Law firm succession planning as an imperative is a popular topic. Discussing and planning for succession makes great sense on many levels. Without a good succession plan, the theory goes, a firm may drive off the cliff with catastrophic results.
But what if your firm is not a good candidate for succession? What if its drive towards the cliff does not have to mean catastrophe? These questions should be asked by all law firms that worry about succession. If the answers suggest a firm is not suited for the passing of the legacy baton from one generation to the next, a firm can be wiser and more strategic about its future and, ultimately, its end.
No two firm are alike, and there is no definitive list of markers that militate against planning for succession. But if one or more of the following circumstances exist, dedicating time to building a succession plan may waste time, energy, and emotional capital. A firm should rethink succession planning if:
Not all Owners Care. Planning and implementing succession are significant tasks that require dedication and perseverance. The needed commitment won’t be present unless consensus in favor of succession exists among firm owners (or most of your owners). If a sizable portion of your firm’s ownership is indifferent to succession, more than likely succession will fail. When presented with owner apathy, a firm may be smart to direct its focus elsewhere.
There is No Legacy to Preserve. Not all firms enjoy a legacy built up over the years. Rather, some firms see personnel steadily come and go. Likely, those firms really represent the alter ego of an overriding personality (or two). Planning for succession at such a firm may make as much sense as looking for the secret to eternal life.
A “Next Generation” is Absent. Succession is largely about transitioning leadership and/or client relationships to the next generation. When a firm has no “next generation,” it is hard to conjure a succession strategy that makes sense. Be realistic. Is there really a next generation of worthy successors? If not, succession will be very hard to achieve.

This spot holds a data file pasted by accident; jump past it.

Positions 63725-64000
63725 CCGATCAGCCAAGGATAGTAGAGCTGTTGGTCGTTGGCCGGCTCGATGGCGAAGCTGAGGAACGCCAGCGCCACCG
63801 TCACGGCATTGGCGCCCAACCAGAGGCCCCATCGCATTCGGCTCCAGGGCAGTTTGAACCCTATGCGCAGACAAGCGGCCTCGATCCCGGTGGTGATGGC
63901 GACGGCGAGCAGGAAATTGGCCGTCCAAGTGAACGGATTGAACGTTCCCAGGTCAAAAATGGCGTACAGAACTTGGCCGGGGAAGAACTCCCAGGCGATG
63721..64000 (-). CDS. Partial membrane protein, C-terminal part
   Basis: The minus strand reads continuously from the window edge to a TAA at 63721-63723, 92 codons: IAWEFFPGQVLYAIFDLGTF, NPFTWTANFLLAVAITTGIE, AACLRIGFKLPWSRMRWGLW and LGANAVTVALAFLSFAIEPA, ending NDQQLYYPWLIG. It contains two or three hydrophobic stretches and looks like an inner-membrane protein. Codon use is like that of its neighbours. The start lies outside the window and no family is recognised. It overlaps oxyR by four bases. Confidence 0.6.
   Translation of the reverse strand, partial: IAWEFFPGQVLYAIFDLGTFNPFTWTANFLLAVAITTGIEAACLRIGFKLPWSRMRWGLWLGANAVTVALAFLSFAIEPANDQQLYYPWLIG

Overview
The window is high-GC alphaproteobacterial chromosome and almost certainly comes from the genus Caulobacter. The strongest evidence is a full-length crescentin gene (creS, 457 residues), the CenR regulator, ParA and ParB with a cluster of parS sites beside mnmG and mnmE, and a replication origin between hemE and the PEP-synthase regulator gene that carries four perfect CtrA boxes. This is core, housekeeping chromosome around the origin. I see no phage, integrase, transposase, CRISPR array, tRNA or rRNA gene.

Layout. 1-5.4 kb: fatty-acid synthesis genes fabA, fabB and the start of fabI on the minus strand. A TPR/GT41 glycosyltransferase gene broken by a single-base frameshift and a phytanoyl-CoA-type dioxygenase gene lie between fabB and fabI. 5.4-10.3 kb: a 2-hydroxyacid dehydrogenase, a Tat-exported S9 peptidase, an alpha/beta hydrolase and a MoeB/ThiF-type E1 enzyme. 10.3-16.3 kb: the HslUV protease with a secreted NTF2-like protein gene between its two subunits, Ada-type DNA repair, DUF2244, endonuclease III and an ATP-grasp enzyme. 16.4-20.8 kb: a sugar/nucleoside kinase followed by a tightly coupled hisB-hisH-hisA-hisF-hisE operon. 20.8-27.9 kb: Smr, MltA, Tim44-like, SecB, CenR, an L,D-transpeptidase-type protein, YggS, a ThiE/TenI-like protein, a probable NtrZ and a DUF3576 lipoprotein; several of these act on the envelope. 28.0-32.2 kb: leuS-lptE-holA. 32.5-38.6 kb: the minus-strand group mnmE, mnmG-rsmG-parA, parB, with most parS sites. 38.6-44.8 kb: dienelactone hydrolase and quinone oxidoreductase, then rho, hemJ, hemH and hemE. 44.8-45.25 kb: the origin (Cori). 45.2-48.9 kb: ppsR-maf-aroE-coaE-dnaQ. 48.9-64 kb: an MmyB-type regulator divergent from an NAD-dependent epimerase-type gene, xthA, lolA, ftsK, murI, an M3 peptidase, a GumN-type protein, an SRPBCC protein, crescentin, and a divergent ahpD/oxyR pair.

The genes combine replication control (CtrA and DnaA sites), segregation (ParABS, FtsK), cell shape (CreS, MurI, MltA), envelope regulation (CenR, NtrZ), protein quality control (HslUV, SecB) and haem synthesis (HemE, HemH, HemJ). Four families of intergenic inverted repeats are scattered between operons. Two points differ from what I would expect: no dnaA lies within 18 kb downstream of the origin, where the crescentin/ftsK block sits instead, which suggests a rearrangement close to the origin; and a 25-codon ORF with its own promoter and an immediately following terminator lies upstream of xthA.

The Firm’s Decline Likely Will Continue. In all honesty, a downward spiraling firm that can’t reverse its decline just might not be something worth preserving. If recent years have not been good and nothing suggests that things will get better, a succession of the status quo can’t be attractive to the people needed to make succession work. When a track record of decline can be expected to continue, an eventual closing with a soft landing may be the best to be hoped for.
Better Alternatives Exist. A clear assessment of a firm’s situation may show that alternatives to succession are more compelling. A merger or being acquired may end a firm’s legacy, but both may serve the firm and its people better than a continuation premised on succession. A wind-down and closing, handled with advance planning and care, can avoid disaster, and appropriately provide a good future for a firm’s clients and people. In many cases, looking for the alternatives to succession is the smart move.
Just because a classic succession plan is not in your firm’s future, planning for your firm’s future remains vitally important. Asking hard questions about succession, and acting on the answers (however disappointing), is the essence of planning for the future. Are you thinking about succession realistically?